Ideas always have a lot of uncertainty involved and little data to back them up. Thus, prioritizing ideas evaluation and making decisions on which ones to implement right away, which ones to test or pilot and which ones to keep for later will put you in a bit of a pickle.
Idea evaluation definition revolves around one of the most complex and demanding tasks in idea management and, innovation management. So, let’s discuss how to make idea evaluation work for you.
When it comes to “proper innovation” – not simply incremental innovation – it’s virtually impossible to evaluate ideas or initiatives by using metrics. The first thing you should do is to make a clear distinction between the two and to treat them separately.
In most organizations, it’s usually one person or a group of people that makes the decision, and evaluation is simply a tool for providing them with the best possible information for making that decision.
When it comes to evaluating business ideas, a common practice is to use many different criteria, referred to as metrics. These metrics can be either qualitative or quantitative. These metrics can then be combined to form a numeric rating for the idea, known as the score.
You should always strive to evaluate ideas transparent amongst those who are participating in the ideation. Metrics used for evaluating ideas should be aligned with your organization’s strategic or tactical priorities.
Ideas evaluation involves assessing many factors. How much will the idea cost to run and implement? What impact will it have on your business and the bottom line? How long will it take to implement?
Here, we outline the five steps that help in building your ideal evaluation matrix.
An idea matrix can work effectively with many ideas, but if you’ve hundreds of ideas to evaluate, you’ll need to ’filter’ those ideas to select the most worthy ones.
You can use your crowd of idea generators as the first filter, allowing everyone to vote, rate, and comment on the ideas that have been submitted.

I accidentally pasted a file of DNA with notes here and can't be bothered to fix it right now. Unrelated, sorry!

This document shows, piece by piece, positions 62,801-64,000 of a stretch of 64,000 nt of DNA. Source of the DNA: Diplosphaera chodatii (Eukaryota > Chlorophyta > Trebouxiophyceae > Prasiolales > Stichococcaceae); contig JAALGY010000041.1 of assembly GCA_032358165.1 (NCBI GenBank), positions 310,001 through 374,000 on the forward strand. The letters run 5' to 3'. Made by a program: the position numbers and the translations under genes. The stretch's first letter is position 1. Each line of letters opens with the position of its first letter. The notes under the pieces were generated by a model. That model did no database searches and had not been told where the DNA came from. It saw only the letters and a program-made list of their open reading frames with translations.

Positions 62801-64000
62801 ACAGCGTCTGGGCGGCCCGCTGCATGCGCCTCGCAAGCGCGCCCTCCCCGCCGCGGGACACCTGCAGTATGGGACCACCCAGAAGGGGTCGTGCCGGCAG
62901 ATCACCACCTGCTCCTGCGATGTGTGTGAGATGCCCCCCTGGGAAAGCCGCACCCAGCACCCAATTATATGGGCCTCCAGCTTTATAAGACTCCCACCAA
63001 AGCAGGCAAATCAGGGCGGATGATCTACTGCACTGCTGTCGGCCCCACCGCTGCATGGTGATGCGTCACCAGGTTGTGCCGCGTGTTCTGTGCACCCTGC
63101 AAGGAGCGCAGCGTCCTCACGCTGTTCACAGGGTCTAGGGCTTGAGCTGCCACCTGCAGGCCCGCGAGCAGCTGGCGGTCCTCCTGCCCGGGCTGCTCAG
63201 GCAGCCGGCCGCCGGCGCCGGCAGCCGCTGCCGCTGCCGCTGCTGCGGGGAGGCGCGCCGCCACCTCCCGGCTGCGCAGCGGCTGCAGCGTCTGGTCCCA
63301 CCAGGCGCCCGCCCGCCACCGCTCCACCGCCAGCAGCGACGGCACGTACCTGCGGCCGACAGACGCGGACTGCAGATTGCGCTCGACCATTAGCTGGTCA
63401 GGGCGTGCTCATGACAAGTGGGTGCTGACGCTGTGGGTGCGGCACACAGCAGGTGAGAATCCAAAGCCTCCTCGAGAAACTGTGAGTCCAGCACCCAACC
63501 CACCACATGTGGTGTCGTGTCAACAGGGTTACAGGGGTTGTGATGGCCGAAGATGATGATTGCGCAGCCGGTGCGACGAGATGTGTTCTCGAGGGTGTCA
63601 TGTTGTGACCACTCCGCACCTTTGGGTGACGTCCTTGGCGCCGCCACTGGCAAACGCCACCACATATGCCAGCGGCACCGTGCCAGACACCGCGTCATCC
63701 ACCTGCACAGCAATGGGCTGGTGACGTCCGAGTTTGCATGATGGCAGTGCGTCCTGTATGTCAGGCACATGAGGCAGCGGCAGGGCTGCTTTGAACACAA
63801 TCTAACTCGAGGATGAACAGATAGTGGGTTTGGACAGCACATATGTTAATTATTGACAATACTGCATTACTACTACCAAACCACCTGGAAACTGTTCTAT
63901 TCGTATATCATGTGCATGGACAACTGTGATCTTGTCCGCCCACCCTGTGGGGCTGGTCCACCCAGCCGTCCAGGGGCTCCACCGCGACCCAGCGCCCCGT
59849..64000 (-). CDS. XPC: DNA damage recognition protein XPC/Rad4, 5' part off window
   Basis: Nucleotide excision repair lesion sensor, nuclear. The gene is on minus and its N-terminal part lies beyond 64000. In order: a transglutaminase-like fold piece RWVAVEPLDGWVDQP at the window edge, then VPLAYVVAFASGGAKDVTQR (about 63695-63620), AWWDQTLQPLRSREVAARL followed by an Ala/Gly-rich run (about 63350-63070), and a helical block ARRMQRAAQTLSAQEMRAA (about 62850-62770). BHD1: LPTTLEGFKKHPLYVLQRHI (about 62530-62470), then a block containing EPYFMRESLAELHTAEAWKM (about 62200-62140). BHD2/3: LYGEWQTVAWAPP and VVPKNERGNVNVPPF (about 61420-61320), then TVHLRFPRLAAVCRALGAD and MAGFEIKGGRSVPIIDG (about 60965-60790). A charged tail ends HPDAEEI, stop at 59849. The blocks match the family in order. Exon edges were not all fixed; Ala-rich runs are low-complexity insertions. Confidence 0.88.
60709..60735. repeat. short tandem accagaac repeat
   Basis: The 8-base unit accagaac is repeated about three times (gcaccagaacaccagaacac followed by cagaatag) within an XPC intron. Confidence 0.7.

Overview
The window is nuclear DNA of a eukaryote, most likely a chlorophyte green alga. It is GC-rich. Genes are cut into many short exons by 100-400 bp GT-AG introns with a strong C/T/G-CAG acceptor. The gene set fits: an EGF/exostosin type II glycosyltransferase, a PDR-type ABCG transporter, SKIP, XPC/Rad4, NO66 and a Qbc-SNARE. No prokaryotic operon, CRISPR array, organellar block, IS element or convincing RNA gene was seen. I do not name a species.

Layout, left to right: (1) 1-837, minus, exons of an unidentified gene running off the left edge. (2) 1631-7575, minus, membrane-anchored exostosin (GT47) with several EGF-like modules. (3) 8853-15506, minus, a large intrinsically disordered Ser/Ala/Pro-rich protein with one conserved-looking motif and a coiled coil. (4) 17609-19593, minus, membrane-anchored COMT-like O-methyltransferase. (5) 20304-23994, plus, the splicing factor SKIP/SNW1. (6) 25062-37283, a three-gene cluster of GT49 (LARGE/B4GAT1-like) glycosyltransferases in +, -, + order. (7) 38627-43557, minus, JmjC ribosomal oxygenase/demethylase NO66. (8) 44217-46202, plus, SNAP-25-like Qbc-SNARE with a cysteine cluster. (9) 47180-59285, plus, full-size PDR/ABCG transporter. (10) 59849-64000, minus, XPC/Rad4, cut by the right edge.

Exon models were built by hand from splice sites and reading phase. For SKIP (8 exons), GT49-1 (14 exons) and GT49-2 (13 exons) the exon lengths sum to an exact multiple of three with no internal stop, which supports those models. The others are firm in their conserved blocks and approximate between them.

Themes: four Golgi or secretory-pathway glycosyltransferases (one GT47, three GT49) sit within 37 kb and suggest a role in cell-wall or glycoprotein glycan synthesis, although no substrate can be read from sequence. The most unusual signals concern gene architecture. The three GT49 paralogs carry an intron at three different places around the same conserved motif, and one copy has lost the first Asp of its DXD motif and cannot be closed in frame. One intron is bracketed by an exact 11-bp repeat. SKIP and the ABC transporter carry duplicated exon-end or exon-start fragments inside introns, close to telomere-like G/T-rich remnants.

The second step in building the matrix is to decide which criteria to use for scoring your ideas such as time, cost, potential impact, monetary impact, how much the organization is affected, strategic goals, and ownership.
Next, you’ll need to establish a rating scale that is a “criteria coefficient” for each of the criteria you have chosen for your matrix. The scale will go from 1 meaning low importance to 5 with high importance.
Once you have rated your criteria, you can move on to scoring each idea. This is based on the criteria you have chosen. Score from 1 to 5 (1 being the least effective, 5 being the most).
So, finally, you should calculate each idea’s weighted score. This is for each of the criteria. So, first, you need to find the weighted score for each idea in each of your chosen criteria.
To do that, multiply the ranking that you have given to each criterion. This takes place with the score you’ve awarded for each idea evaluation in that particular criterion.
The final step is to calculate the sum of weighted scores across each criterion for every idea in your matrix. Also, write these scores in the final column of the matrix.
You can then compare these scores to evaluate which ideas are the most viable (those with the highest scores) and which are the least.
It’s highly recommended to use the crowd sourced approach when evaluating the feasibility of business ideas related to existing customer-facing processes.
This helps to engage as many people from the front-line as possible to see if the idea is useful for the customers.
It makes sense to ask experts for their opinion if the idea is highly technical or complex.
This is usually a good balance between avoiding individual biases but still keeping the evaluations relevant.
Occasionally there will be ideas that others might simply not understand without the kind of insight a single person in the organization has.
In that case, it’s best to trust in the research or insight of these individuals and proceed to test these ideas without caring too much about what the evaluation would say.
There is an endless number of variables at play when it comes to choosing the metrics that represent your evaluation criteria, such as the types of ideas to be collected, your industry, and your strategic objectives.
You’ll have to try to balance between making the ideas evaluation too simplistic, or too complex.
Thus, always start on the side of simplicity and continue with just a few simple metrics.
Developing your idea evaluation process should be an iterative process.
Remember that evaluation is just one part of effective innovation management. Also, it can be a helpful tool, it’s not a substitute for actually testing or piloting the ideas!
Also, assess your business idea with our free Business Idea Funding Feasibility Analysis Report and get a detailed gap analysis in 5 minutes.
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